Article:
You may or may not be a fan of the sitcom ‘Seinfeld’, I personally have never been a fan of the supposed ‘funniest show on television’ didn’t ever make me laugh but I heard about an episode where Jerry and his friends discovered a great soup restaurant that was owned by a really short-tempered man. People would line up down the block to dine at this man’s restaurant or buy it to take away but if for some reason the owner got annoyed at a customer, he would apparently yell….”No soup for you!” and would send them away empty-handed. Jerry’s friends nicknamed him the ‘Soup Nazi’. Not a PC name but his nickname none-the-less.
This particular Seinfeld episode was actually based on a real restaurant in New York City owned by an Iranian man who was apparently quite a grumpy individual in real life and was the inspiration for the character in this episode.
The interesting thing about the restaurant owner is that his attitude is very much a ‘Middle Eastern’ mannerism that dates all the way back to Bible times. When people get annoyed or cranky, they immediately forbid them from something. If he’s a soup cook, he might rashly burst out with a restriction of no soup for today…or for a year!
It was a common way of venting or expressing disgust in ancient time…people would explode and rashly respond with ‘Corban what I would eat with you!” or “Corban by my legs that would walk with you!”, or “Corban be my mouth that speaks with you!”
The word corban means ‘dedicated’ or something sacred offered to God and it implied that something would be committed, dedicated or offered as a gift or offering to God usually via the Temple service. Now it didn’t literally mean that the item would be given, just that it was prohibited for whatever purpose that was named. In other words, if something was declared to be ‘corban’ (an offering to God) it could no longer be used for its original purpose or it would be as though a person was reneging on their vow to God which was expressly forbidden under the Law.
So if someone said, ‘Corban what I would eat with you!” what they were in fact saying is that my food is now an offering to God so the meal I was going to eat with you I can no longer eat with you as it belongs to God. To violate this oath is considered to be a sin.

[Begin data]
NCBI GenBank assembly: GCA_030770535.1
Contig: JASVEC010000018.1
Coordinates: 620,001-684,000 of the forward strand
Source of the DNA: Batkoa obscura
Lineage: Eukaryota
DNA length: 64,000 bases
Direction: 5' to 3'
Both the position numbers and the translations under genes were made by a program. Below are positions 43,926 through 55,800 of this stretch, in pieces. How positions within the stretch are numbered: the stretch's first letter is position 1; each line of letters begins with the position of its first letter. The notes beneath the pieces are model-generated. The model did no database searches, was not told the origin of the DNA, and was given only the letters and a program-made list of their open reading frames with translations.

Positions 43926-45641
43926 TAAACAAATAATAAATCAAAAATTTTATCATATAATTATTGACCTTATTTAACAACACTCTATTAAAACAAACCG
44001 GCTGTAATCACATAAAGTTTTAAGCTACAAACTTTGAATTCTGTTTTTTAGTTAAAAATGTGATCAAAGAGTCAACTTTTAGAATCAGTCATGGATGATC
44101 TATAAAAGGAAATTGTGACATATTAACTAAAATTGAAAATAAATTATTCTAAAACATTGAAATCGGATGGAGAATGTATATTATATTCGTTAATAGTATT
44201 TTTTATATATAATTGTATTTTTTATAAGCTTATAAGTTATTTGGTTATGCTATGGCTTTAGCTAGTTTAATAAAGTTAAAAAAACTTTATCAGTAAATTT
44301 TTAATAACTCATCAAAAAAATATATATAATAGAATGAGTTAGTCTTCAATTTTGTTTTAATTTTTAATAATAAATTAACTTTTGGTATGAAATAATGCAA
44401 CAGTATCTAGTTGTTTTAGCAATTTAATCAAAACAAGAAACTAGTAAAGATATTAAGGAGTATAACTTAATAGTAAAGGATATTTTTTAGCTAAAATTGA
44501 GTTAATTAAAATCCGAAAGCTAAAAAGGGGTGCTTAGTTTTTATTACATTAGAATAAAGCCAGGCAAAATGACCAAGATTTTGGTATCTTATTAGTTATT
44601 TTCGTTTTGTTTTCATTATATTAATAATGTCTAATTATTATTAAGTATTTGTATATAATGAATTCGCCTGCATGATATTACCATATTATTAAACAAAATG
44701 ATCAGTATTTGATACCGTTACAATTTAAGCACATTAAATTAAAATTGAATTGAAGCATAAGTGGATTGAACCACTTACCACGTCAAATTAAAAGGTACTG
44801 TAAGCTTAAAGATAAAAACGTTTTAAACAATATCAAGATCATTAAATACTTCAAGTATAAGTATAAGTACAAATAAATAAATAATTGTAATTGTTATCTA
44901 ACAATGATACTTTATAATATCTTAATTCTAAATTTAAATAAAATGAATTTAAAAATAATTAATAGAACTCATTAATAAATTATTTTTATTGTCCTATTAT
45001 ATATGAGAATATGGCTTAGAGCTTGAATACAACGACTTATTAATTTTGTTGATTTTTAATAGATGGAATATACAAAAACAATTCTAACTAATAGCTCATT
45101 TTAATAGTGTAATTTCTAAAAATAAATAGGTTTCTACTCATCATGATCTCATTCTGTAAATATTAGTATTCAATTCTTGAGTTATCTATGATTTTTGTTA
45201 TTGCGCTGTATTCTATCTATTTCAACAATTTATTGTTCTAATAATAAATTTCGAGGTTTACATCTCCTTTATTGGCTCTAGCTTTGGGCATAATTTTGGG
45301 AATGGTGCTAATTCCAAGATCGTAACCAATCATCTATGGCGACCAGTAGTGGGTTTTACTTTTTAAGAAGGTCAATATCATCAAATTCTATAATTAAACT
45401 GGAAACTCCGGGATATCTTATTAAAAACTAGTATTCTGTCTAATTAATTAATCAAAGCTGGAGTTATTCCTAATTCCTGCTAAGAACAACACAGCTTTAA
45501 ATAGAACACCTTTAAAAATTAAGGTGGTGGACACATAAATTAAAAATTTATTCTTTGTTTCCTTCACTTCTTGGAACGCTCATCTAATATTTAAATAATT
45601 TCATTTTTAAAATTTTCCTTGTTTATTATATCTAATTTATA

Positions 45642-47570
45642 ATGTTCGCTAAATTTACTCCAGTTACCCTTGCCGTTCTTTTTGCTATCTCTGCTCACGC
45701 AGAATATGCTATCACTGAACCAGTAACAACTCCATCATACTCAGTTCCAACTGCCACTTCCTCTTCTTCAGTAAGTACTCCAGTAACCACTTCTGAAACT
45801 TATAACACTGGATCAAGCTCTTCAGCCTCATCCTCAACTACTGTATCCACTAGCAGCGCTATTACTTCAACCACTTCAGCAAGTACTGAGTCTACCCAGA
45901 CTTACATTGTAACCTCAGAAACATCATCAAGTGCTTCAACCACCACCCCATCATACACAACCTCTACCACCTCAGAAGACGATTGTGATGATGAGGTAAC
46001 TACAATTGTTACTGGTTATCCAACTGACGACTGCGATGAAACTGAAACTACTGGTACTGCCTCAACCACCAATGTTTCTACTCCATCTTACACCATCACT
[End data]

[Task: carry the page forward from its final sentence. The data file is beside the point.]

Are there examples of making rash vows in the Bible? There sure are.
Judges 11 tells the story of Jephthah a leader in Israel during the time of the Judges who went to war against the sons of Ammon. God used him mightily but Jephthah made a very rash vow.
Judges 11:30-31, ‘Jephthah made a vow to the Lord and said, “If You will indeed give the sons of Ammon into my hand, then it shall be that whatever comes out of the doors of my house to meet me when I return in peace from the sons of Ammon, it shall be the Lord’s, and I will offer it up as a burnt offering.”
The Lord did give him victory and when he returned home his daughter walked out of his front door and with a sad heart he sacrificed his daughter to the Lord. Was this a legitimate vow, something the Lord was pleased with? Absolutely no, the Lord is against human/child sacrifice, He never required or sanctioned it and what’s more, the Lord had made provision for those who made rash vows to get out of them. Why didn’t Jephthah take that option? What on earth did Jephthah think was going to come out of his house upon his return? How could he have thought a member of his own household would not possibly come out of his house to greet him? Jephthah’s vow was in fact a vow that resulted in God’s Law being contravened. Detractors of the Bible use this account to try to accuse God of endorsing human sacrifice which is untrue.
Another example is from the life of Joshua leading the children of Israel into the Promised Land. In Joshua 9, the Gibeonites who lived in Canaan at that time. They’d heard what happened to the cities of Jericho and Ai, so they sent a delegation to meet with Joshua to seek an oath that they would be safe from harm. In a bid to deceive they pretended they were from a very far country even though they were one of the tribal peoples living in Canaan at the time. They tricked Joshua into making an oath, a vow, to never fight against them. Later in chapter 9, Joshua realised he’d been conned. Joshua didn’t seek the Lord before making his vow to the Gibeonites.
Joshua kept his vow because vows were sacred, even in spite of the fact that it was made through deception and the Israelites endured the consequences for centuries.
Making his rash vow/oath caused him to disobey God’s commands regarding the people who were living in that area…he should have sought the Lord about whether the oath he made was valid considering it was made through deceit.
Throughout the centuries there has been lengthy debate and discussion between rabbis about vows and what was considered binding or not.
Numbers 30:2, ‘If a man makes a vow to the Lord, or takes an oath to bind himself with a binding obligation, he shall not violate his word; he shall do according to all that proceeds out of his mouth.’
The rabbis take the obligations of vows very, very seriously and discussed whether a person was always bound by it…what about when it’s obviously rash or will cause them to sin in some way?
Again, the extreme example we can refer back to is that of Jephthah offering his daughter as a burnt offering because of his rash vow to the Lord.
In the next program we’ll take a look at what Jesus thought about the subject of corban, something dedicated to God in a vow.
Based on the writing of Lois Tverberg